I recently bought an MacBook Pro Late 2011 with an i7 2.2 GHz and 4 GB of RAM. I wanted to get started in some mobile development and learn how to work with macOS. So this was a good offer online.

Until now I am happy with this product. But of course 4 GB of RAM are not much when you develop. I mainly want to work with React Native and eventually with libGDX. My question is. Is it worth to upgrade to 8 or even 16 GB of RAM or is it a waste of money for this "old" MacBook? Can I expect it to hold a few more years?

  • Ram upgrade is possible - but why do you think it will have a significant effect on cpu usage?
    – Solar Mike
    Commented Jan 19, 2018 at 8:31
  • Possible duplicate, such as (many others) : apple.stackexchange.com/q/275894/237687
    – Solar Mike
    Commented Jan 19, 2018 at 8:33
  • I know that a RAM upgrade is possible, the question is: is it worth it? I am not very familiar with macOS and don't know about the architecture or features that comes with more RAM. With normal computer knowledge, I know that the resource and instructions are stored in RAM so that the CPU can execute them. For the prices they sell those computers, I thought there may be a clever engineering or something like that. And just because the first words match, it does not mean this is a duplicate. I would say the answer I search for goes in a different direction.
    – zesaro
    Commented Jan 19, 2018 at 8:49
  • Please read carefully I said "possible duplicate" . Now this site does not do shopping advice - you need to decide if a possible ram upgrade is what you want to do - we do not know how much the price of that mac represents to your annual salary so cannot estimate its value and, therefore, cannot estimate either how the cost of a ram upgrade either 8 or 16gb will impact the value of the purchase.
    – Solar Mike
    Commented Jan 19, 2018 at 8:56
  • 1
    I'm aware of the edit, but I'm still of the opinion this question is just too broad. Without a much better idea of what your use case is, it's just too difficult to decide. @SolarMike also touched on how we don't do shopping here; come to hardwarerecs.stackexchange.com if you want that.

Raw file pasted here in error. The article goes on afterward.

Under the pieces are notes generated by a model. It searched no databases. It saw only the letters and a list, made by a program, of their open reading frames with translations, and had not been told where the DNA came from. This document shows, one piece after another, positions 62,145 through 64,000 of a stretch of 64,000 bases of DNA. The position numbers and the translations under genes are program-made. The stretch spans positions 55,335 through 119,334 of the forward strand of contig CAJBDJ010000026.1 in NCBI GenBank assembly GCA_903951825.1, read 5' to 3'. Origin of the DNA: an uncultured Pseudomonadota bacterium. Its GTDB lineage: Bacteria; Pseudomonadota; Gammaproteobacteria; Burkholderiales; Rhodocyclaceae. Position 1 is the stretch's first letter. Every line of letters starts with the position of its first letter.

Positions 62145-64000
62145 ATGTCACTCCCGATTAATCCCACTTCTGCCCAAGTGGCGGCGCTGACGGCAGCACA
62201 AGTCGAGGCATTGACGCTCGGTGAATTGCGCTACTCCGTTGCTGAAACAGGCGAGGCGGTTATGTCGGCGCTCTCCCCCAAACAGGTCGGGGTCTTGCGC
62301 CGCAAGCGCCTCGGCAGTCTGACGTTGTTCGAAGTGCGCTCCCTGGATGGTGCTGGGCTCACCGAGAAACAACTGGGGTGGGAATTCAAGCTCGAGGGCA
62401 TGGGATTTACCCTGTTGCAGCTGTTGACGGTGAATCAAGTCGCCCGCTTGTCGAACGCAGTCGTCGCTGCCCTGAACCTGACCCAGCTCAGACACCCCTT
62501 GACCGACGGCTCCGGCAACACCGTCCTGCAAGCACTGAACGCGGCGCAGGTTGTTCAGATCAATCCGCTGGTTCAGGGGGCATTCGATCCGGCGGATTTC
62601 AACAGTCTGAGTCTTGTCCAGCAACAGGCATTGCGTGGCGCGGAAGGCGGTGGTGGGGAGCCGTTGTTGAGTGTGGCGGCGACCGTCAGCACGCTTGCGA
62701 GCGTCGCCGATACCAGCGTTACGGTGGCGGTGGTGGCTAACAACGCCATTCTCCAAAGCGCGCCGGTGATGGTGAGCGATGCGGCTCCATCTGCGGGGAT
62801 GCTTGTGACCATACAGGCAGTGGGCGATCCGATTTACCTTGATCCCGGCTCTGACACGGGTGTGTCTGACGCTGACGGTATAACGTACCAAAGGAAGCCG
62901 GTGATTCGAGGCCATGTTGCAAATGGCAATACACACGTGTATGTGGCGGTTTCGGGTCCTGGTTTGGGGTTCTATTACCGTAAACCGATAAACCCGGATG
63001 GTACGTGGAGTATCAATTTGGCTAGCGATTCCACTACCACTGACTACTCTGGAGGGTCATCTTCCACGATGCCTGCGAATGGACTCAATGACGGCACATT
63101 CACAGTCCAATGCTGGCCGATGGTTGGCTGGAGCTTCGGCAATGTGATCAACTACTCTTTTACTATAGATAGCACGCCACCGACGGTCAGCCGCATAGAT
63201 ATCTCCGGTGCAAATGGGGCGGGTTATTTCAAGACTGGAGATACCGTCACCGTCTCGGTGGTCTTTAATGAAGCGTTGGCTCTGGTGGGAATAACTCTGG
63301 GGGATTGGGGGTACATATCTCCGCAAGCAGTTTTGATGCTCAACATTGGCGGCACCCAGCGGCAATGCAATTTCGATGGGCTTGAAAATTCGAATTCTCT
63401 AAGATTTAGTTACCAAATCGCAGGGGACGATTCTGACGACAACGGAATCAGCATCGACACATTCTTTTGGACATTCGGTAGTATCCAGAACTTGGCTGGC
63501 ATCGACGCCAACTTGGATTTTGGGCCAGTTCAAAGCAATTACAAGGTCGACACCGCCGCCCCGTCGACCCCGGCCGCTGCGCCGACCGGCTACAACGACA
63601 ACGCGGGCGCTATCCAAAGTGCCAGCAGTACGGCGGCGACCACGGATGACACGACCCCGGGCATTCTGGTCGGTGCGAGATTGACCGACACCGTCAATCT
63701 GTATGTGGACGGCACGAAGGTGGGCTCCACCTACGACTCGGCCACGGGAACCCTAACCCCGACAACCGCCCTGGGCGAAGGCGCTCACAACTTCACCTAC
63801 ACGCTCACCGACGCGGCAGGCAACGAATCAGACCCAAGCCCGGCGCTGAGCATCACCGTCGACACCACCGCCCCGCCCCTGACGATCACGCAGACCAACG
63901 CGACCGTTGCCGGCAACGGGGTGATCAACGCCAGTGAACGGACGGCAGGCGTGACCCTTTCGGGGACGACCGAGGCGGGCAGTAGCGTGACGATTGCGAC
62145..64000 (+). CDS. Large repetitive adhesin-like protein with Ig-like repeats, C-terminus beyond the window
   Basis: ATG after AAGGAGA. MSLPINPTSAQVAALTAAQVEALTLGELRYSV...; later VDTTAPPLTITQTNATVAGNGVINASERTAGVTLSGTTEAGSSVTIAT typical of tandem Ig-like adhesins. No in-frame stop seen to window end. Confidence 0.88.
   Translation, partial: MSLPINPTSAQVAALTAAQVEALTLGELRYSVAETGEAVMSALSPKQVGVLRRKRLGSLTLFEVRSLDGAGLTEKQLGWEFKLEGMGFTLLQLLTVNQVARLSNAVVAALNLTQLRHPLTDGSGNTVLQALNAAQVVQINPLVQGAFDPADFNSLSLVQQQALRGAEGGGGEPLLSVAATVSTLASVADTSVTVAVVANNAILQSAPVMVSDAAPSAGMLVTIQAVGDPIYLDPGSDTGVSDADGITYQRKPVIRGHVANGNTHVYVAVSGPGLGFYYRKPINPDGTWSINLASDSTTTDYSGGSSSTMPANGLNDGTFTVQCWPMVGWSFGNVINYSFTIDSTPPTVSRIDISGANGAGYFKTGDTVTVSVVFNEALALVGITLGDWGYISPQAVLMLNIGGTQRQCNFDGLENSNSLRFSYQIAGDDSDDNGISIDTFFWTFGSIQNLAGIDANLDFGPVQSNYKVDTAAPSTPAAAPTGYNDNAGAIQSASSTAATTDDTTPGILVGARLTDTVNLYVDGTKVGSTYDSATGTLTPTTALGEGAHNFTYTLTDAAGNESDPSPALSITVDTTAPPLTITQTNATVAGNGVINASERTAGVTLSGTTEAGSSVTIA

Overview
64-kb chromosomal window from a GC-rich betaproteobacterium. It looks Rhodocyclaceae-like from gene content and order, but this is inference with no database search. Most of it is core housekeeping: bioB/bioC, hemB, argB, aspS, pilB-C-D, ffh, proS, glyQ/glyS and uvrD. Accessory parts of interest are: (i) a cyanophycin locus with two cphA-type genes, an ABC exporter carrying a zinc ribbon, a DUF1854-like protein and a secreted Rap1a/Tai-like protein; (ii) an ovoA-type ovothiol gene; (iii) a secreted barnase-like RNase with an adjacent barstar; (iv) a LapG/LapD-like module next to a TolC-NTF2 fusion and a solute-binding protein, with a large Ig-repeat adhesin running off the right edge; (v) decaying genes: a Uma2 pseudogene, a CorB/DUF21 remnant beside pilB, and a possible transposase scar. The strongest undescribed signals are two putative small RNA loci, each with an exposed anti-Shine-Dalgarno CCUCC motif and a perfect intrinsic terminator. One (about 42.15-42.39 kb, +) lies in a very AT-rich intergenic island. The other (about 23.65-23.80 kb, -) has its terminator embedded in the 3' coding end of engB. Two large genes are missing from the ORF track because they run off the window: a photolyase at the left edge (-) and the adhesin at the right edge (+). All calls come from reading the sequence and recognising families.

– JMY1000
    Commented Jan 20, 2018 at 8:11

2 Answers 2


I've got a late 2011 at home, as well as a mid-2012 at work, and yeah, it's definitely worth upgrading. High Sierra runs great on it, and with that i7, you should be able to continue to use it for quite some time.

That said, Apple made a decision "for you" that you should be aware of. With Sierra, Apple forced the OS to reserve 1.5GB RAM (the amount can vary depending on the model) for video, in order to properly support 4K external displays. So, if you have 4GB RAM, you're actually only left with 2.5GB, and your system will be sluggish (and there's no setting for adjusting that on most models).

The official word for RAM on that generation of MBP's is 8GB RAM supported. However, there are lots of accounts on the Internet of folks successfully upgrading to 16GB RAM with no issues, and I can say that I have done so myself and am entirely happy with it. If your work is RAM-intensive, it's well worth the extra few bucks (Euros, name your currency) to go up to 16GB.

I also just replaced the old hard drive with a 500GB SSD on my home laptop, and I would recommend that to anyone, the boot/load performance boost is great. You'll need an external connector/bay for cloning your old drive to the new one, and you can clone with the built-in drive tool, or use a third-party app like Super Duper. You may also want to consider upgrading the file system to APFS when you're done, so that you can take advantage of the new features there.

Bottom line: Go for it! You'll keep that thing blazing for years.


I have a Late 2011 MacBook Pro (2.4 Ghz) bought in 2012. I have upgraded it with a SSD and 8GB RAM. I still run El Capitan as with Sierra the fans kick in often. I even tried High Sierra, but its slow. I use Eclipse and IntelliJ IDEs on it and they run well without any issues.

If you want to do mobile development (iOS), I believe you have to settle with Sierra as High Sierra may run very hot with XCode and iOS simulators. And if you are running multiple intensive tasks, then it will be laggy.

One more issue with Sierra I found is that CPU Kernel issue. Most of the time CPU Kernel will be busy with 300-500% CPU usage. You can upgrade the RAM to 16GB, but the development environment will be old as High Sierra could be the last compatible OS for this MBP.

  • Thanks for your experience report. In normal usage with High Sierra, the fans are quiet. At the beginning, with the HDD, the system was very very slow. After installing a SSD and SMC reset it's almost like butter. I am learning React Native. So far, only when starting the emulators or an IDE the load goes high. After that the fans calm down, because I mainly edit JS files and do not have to rebuild the whole project over again. Thanks for the hint with the Kernel issue. My IDE used 500% on startup. Nice. Probably I will need to gauge the 8 or 16 GB upgrade. Thank you.
    – zesaro
    Commented Jan 19, 2018 at 9:24

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